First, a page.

On Nov 9, 2013, at 7:39 AM, Love U Ruby <lists / ruby-forum.com> wrote:

> I am confused with the actual use cases of the options
>=20
> - :force
> - :noop
> - :verbose
>=20
> Basically I was reading and trying some methods in the FileUtlis class
> today and some examples here
> =
http://www.ruby-doc.org/stdlib-2.0.0/libdoc/fileutils/rdoc/FileUtils.html#=
method-c-mv
>=20
> made me confused... I am trying to understand why and when should =
anyone
> consider to use such options with the method?
>=20
> FileUtils.mv Dir.glob('test*.rb'), 'test', :noop =3D> true, :verbose =
=3D>
> true
>=20
> FileUtils.mv Dir.glob('test*.rb'), 'test', :noop =3D> true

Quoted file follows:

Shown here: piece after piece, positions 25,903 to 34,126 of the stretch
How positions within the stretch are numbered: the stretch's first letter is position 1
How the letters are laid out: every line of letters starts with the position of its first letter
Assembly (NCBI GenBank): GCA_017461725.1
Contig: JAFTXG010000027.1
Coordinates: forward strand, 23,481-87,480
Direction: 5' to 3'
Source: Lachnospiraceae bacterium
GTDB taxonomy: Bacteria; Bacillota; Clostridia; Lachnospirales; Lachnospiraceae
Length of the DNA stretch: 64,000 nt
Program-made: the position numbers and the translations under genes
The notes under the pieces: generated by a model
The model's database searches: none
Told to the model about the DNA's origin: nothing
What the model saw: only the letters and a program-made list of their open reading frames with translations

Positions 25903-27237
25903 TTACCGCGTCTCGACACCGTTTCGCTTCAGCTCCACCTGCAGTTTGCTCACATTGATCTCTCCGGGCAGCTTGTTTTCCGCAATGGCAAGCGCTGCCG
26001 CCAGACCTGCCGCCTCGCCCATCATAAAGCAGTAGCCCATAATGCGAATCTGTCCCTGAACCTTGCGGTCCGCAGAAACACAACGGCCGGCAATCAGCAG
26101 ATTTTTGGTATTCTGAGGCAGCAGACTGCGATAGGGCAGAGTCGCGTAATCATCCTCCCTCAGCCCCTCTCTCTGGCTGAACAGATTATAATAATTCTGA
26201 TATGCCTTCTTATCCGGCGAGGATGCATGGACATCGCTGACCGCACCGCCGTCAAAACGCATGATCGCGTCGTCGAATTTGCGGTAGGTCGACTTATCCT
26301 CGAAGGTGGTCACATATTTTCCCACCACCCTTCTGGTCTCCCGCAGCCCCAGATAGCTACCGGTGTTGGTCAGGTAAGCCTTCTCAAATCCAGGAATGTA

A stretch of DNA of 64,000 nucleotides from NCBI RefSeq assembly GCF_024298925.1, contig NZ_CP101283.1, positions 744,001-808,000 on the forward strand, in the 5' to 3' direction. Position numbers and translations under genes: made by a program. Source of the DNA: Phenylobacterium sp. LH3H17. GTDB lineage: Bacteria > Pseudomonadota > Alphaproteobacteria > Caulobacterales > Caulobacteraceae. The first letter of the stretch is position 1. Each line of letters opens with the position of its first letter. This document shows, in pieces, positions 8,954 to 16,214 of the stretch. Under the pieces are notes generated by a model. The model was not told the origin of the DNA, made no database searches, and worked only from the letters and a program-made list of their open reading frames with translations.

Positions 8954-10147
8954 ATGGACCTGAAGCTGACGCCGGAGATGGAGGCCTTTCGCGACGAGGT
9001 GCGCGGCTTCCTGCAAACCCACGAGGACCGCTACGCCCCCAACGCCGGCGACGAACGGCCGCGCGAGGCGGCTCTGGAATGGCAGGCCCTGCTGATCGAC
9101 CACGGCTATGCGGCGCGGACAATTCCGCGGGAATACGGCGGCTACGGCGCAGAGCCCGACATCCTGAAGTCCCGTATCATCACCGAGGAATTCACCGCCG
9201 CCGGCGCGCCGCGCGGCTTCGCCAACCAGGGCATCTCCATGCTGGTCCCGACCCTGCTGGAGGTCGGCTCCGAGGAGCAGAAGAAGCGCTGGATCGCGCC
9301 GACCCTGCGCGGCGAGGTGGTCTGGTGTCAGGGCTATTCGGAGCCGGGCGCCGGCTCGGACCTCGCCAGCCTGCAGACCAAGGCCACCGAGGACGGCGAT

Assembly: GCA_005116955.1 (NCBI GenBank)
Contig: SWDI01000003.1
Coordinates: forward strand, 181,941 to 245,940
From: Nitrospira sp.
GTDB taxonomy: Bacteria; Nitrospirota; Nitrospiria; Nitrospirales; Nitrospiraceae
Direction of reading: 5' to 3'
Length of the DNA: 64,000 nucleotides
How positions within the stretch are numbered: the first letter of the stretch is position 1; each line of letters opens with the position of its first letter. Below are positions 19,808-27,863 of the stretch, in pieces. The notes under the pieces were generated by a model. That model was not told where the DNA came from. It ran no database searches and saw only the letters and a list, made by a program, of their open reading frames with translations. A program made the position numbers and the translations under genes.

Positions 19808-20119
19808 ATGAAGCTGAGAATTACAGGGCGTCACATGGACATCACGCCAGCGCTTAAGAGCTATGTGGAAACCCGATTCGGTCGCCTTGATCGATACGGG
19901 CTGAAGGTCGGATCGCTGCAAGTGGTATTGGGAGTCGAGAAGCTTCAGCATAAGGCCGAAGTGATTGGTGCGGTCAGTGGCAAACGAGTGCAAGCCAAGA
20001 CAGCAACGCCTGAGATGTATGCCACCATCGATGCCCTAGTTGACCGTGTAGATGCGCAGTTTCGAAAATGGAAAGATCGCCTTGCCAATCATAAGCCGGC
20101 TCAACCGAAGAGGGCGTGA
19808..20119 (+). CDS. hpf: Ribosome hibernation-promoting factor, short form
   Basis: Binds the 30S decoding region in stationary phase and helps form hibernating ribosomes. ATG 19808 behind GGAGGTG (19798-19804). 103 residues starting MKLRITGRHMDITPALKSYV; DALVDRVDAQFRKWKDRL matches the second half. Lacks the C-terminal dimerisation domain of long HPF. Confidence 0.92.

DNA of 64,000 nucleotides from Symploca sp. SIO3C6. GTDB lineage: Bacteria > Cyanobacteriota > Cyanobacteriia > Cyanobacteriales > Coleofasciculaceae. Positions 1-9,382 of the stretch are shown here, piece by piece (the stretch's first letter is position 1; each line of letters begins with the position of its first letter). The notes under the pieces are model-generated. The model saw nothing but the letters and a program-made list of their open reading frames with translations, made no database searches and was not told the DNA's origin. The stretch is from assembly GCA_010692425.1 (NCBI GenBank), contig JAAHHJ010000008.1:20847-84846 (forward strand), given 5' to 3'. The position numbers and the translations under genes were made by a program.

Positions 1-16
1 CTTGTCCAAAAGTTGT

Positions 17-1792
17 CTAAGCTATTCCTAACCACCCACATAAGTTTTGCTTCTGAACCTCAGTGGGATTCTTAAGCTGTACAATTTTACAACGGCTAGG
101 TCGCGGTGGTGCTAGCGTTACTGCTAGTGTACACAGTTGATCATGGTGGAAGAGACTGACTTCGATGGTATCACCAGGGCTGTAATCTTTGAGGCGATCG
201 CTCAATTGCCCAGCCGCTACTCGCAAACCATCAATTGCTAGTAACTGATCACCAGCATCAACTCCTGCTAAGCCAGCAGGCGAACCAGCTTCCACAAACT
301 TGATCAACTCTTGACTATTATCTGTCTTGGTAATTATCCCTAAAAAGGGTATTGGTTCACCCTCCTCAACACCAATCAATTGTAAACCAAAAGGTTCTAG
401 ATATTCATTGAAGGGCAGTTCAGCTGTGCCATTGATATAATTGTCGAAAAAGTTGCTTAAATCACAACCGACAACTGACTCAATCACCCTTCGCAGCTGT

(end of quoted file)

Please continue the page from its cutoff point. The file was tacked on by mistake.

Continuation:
>=20
> FileUtils.mv Dir.glob('test*.rb'), 'test', :verbose =3D> true
>=20
> What are the differences between these 3 lines ?

:noop means "take no action" =97 consider it a dry run to see what would =
happen.
:verbose means "say what you are doing (or would do)"

Why someone would use :noop is possibly a matter of speculation, but =
having a dry run option to see what something will attempt to do before =
actually doing it can be of some value. Consider if instead of hard =
coding it to true or false, it was set by a variable in the script, =
perhaps by something set on a command line.